Are you surprised to see a picture of medication?!
I was when I read the story on Webmd!
I am allergic to seafood, and Son #2 is allergic to tree nuts. And I have read plenty of stories about people who are allergic to peanuts and have had a severe allergic reaction. In fact, some allergic reactions are so severe (anaphylaxis), that they can cause death.
When I think of someone having an allergic reaction, I usually think they ate something that caused anaphylaxis.
But not so fast!!
In the Webmd article, a group of researchers looked at deaths certificates from 1999-2010 from the
U. S. National Mortality Data Base. They found almost 2,500 deaths from anaphylaxis, and they tried to figure out what caused the deaths.
The results of the study were surprising. They found that:
- 59% of deaths were from medications
- 7 % were from food
- 15% were from venom (insect bite or sting)
- 19% didn't specify the cause
The study also says that:
"The drug that caused the reaction wasn't identified in 75 percent of the deaths. When the responsible drug was identified, it was an antibiotic in 40 percent of the cases, Jerschow found. The next most common allergy-inducing drugs were radiocontrast agents, which are used during diagnostic imaging tests, followed by chemotherapy medications to treat cancer, the study reported. "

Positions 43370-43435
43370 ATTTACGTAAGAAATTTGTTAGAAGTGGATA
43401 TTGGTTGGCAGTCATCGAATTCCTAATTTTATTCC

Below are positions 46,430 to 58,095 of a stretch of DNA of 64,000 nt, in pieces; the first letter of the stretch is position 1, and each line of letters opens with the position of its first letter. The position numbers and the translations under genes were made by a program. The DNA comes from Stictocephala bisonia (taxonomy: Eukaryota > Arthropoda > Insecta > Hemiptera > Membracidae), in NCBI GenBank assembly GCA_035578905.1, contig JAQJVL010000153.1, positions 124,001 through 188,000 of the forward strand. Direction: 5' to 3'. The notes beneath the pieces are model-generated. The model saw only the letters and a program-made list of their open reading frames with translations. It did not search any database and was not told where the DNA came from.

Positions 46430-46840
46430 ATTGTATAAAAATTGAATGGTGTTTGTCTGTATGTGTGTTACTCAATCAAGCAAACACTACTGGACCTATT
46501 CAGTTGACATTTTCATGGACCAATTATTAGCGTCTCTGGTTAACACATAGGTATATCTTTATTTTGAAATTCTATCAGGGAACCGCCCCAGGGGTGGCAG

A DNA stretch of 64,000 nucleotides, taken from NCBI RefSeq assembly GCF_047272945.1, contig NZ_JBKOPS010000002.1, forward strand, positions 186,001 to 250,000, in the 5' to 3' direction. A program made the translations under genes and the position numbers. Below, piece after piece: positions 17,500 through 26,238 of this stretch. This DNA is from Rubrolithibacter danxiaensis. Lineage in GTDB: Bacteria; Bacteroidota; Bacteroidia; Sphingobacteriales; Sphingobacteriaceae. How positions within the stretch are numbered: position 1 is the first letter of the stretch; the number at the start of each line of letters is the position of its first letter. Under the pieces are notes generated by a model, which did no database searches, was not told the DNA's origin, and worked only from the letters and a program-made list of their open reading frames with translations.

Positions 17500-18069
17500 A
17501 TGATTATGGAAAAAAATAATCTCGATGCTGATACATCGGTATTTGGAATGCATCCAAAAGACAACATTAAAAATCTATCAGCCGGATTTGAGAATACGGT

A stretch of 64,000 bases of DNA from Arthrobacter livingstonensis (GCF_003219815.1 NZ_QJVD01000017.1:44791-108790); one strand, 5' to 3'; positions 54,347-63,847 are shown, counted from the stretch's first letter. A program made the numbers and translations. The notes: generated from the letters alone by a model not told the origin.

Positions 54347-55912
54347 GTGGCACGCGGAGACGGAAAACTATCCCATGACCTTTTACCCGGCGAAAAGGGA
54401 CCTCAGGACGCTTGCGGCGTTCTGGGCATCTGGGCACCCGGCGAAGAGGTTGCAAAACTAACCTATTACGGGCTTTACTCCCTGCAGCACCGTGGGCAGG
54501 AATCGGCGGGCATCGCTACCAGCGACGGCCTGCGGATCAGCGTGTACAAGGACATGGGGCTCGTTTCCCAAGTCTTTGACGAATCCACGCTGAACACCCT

Most MRIs and chemotherapy treatments are done in a hospital, so you should be able to get emergency care if that happens.
The important thing is to recognize anaphylaxis. Mayo Clinic says:
"Anaphylaxis symptoms usually occur within minutes of exposure to an allergen. Sometimes, however, anaphylaxis can occur a half-hour or longer after exposure. Anaphylaxis symptoms include":
- "Skin reactions, including hives along with itching, and flushed or pale skin (almost always present with anaphylaxis)
- A feeling of warmth
- The sensation of a lump in your throat
- Constriction of the airways and a swollen tongue or throat, which can cause wheezing and trouble breathing
- A weak and rapid pulse
- Nausea, vomiting or diarrhea
- Dizziness or fainting"
Mayo Clinic also says: "Seek emergency medical help if you, your child or someone else you're with has a severe allergic reaction."
Hopefully you won't ever experience anaphylaxis. But, I believe knowledge is power. So knowing what can cause a severe allergic reaction is helpful. I'll tuck the information in the back of my brain (and hope I never need to use it!)